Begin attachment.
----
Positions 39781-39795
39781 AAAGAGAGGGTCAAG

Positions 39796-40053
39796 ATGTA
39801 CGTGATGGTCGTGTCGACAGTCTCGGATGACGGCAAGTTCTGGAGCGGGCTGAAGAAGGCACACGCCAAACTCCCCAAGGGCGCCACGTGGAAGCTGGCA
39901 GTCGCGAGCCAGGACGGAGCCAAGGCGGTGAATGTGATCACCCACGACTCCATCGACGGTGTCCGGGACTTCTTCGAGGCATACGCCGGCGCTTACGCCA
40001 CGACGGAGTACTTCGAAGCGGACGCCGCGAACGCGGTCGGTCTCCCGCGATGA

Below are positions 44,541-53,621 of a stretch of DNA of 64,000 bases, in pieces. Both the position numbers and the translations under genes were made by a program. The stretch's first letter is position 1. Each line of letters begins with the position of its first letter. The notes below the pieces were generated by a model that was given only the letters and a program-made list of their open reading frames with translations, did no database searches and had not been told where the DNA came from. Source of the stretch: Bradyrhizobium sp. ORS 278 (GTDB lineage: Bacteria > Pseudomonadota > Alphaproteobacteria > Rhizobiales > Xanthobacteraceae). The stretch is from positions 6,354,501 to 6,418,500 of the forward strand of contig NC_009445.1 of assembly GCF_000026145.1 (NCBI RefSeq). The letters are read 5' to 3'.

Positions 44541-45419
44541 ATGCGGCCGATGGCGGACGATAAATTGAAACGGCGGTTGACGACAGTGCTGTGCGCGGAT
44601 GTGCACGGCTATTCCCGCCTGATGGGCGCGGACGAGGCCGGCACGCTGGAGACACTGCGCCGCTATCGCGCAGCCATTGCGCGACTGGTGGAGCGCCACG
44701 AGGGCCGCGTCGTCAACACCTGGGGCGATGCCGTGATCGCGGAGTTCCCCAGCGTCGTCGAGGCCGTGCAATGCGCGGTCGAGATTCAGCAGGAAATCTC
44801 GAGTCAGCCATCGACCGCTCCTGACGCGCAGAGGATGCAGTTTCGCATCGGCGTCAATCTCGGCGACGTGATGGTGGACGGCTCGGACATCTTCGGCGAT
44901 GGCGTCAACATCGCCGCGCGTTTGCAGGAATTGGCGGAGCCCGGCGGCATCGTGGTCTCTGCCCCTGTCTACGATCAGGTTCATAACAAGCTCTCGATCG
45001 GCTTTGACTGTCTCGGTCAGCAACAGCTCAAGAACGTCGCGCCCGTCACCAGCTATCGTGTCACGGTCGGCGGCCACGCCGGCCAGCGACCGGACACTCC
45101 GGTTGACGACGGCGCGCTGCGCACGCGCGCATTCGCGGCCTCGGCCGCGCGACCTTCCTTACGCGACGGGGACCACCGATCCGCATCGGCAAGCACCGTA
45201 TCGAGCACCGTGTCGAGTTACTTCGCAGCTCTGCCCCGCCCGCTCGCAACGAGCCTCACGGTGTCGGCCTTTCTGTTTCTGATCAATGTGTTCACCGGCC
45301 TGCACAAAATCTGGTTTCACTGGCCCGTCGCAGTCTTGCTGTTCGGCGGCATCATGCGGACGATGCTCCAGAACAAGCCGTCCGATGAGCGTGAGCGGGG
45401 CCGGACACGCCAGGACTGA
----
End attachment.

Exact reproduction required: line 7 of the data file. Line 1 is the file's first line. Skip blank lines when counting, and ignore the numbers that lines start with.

40001 CGACGGAGTACTTCGAAGCGGACGCCGCGAACGCGGTCGGTCTCCCGCGATGA